considered to have no relevance for humans.
The other various changes in clinical
chemistry or blood parameters are not considered to indicate changes or
mechanisms likely to induce tumours on chronic exposure.
Various trimethylbenzene isomers,
either as pure chemicals or as components of mixtures have been examined
in a range of studies of approximately 90 days including both oral and
inhalation routes of exposure. The effects produced have been described
including histopathological evaluation, and including an evaluation
after a recovery period for the 1,3,5-TMB isomer. The effects reported
have been relatively limited and are sufficient to allow an assessment
of the likely effects of chronic exposure to TMBs. It is considered
unlikely that significant new data would be gained by undertaking
specific chronic exposure studies.
The toxicokinetics, metabolism and
distribution findings for 1,2,4-TMB and other isomers in animals
indicate a chemical that is cleared primarily and rapidly through the
urine, and with no accumulation. Metabolism results in oxidation of the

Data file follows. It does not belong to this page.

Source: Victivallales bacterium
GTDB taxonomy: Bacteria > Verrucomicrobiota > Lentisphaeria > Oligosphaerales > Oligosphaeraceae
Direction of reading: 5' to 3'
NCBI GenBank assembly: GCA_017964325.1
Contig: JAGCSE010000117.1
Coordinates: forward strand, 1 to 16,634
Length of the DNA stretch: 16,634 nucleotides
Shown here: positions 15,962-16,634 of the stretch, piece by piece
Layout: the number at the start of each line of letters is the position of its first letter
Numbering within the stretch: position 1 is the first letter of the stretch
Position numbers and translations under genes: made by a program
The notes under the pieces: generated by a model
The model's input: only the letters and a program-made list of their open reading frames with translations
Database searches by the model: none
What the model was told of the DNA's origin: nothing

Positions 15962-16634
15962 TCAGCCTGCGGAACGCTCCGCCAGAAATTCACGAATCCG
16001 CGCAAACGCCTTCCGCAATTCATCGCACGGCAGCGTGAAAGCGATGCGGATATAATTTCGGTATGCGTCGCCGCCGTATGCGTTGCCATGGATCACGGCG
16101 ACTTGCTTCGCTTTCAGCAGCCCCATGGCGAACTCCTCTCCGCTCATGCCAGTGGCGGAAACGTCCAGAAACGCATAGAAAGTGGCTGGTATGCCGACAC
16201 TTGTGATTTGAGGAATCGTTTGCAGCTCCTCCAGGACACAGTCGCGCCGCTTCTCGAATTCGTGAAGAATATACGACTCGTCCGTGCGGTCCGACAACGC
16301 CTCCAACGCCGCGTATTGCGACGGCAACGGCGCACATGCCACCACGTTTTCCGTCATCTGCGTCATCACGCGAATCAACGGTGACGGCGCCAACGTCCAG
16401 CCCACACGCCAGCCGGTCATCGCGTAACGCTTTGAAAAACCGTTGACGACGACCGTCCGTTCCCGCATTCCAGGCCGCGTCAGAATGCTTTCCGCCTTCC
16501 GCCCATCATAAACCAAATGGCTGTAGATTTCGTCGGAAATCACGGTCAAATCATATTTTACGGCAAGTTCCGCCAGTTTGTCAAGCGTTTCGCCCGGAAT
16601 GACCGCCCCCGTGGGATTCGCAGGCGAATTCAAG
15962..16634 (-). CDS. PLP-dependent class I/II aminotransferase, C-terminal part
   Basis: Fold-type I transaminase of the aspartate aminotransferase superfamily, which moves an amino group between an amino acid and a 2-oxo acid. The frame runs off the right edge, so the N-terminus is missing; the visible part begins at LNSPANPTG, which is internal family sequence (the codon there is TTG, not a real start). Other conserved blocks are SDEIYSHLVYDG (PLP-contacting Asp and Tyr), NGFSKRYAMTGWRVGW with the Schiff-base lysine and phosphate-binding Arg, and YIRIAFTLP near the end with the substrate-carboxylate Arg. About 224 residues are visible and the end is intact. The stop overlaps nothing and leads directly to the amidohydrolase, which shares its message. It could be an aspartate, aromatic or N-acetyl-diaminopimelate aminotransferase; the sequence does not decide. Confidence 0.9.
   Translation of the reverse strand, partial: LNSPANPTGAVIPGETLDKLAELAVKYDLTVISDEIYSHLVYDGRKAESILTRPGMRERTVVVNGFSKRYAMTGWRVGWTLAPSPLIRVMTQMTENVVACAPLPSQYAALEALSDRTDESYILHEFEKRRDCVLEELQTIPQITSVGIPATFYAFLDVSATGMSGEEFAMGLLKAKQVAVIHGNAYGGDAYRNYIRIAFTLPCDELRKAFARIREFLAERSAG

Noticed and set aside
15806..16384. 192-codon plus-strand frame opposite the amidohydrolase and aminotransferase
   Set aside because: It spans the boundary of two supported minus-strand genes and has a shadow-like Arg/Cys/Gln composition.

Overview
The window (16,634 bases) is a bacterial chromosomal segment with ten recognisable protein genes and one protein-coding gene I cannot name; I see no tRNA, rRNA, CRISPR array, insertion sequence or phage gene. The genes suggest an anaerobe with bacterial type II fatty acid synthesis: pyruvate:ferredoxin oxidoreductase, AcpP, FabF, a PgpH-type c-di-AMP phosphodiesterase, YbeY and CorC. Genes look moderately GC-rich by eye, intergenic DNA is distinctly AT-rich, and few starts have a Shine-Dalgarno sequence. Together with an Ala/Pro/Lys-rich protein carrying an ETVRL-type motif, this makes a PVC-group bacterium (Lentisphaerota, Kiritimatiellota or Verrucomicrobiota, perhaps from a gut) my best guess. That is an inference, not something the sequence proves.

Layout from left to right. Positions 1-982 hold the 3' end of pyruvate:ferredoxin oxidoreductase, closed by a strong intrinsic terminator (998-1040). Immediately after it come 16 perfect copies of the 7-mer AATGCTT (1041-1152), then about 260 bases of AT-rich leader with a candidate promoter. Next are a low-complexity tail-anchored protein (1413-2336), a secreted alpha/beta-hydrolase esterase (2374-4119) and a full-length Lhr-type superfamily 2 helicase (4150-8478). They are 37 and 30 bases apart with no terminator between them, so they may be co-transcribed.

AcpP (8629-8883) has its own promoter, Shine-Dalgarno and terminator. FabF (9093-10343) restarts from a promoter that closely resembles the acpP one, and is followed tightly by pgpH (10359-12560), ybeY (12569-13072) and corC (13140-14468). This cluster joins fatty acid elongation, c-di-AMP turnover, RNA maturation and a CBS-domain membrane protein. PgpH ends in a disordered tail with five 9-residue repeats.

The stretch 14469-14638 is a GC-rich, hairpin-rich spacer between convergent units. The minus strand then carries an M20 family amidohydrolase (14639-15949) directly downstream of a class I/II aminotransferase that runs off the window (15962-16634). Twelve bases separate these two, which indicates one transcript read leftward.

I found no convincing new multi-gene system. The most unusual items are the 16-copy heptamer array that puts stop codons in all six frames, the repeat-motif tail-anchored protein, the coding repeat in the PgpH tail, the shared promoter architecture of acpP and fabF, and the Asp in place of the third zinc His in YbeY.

methyl groups and subsequent conjugation.
1,2,4 -Trimethylbenzene and other
trimethylbenzene isomers are simple aromatic chemicals that do not carry
alerts for genotoxic activity. Trimethylbenzenes have been shown to
have no significant genotoxic activity in vitro and in vivo. These
observations indicate that trimethylbenzenes are not expected to be
There are no data from toxicokinetics,
metabolism and distribution findings to indicate any target for possible
genotoxic carcinogenic activity.
A number of trimethylbenzenes have
been examined in repeat dose inhalation studies and shown low toxicity.
The liver and kidney showed changes consistent with an adaptive change
to TMB administration. The modes of action leading to such adaptive
changes are such that any tumours resulting on chronic exposure to TMBs
would not arise though a genotoxic mechanism and would either be of no
relevance to humans (kidney), or of limited relevance (liver), and would
be encompassed by the standard toxicological assessment process.
It is concluded that there are
sufficient data to indicate that trimethylbenzenes do not pose a risk of
genotoxic carcinogenicity. There are also sufficient data to understand
that the cellular changes arising from repeated administration of
trimethylbenzenes to animals are minimal and to conclude that
trimethylbenzenes are unlikely to pose a significant carcinogenic hazard
to humans. The conduct of animal carcinogenicity studies to further
evaluate this is considered to be unwarranted.
Ashby J and Tennant RW (1988) Chemical
structure, Salmonella mutagenicity and extent of
carcinogenicity as indicators of genotoxic carcinogenesis among
222 chemicals tested in rodents by the U.S.NCI / NTP. Mutat
Res 204: 17-115.